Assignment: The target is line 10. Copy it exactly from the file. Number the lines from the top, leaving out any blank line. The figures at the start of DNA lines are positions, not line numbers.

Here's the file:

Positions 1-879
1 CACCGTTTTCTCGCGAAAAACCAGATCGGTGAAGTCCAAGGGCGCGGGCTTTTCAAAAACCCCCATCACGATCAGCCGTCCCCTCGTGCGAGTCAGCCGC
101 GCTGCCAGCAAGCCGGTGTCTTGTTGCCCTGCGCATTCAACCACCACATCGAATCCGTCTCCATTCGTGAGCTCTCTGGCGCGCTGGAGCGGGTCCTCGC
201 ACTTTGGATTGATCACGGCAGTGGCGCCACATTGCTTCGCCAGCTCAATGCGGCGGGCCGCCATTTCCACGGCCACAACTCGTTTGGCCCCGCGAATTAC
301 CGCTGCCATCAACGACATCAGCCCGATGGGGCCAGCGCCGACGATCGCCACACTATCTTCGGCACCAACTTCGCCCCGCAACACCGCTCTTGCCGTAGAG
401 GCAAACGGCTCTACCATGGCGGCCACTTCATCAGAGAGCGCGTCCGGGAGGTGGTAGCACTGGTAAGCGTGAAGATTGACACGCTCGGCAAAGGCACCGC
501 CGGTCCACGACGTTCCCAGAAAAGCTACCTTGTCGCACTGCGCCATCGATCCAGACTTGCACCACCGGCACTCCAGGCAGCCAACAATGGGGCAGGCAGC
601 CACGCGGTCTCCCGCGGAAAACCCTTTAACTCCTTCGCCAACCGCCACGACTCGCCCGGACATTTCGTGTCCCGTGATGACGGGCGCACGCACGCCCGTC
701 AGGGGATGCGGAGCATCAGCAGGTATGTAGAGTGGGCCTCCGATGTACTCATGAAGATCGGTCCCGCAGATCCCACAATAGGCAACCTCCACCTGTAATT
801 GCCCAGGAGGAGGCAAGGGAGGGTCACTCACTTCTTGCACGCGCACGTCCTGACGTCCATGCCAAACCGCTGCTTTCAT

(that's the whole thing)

801 GCCCAGGAGGAGGCAAGGGAGGGTCACTCACTTCTTGCACGCGCACGTCCTGACGTCCATGCCAAACCGCTGCTTTCAT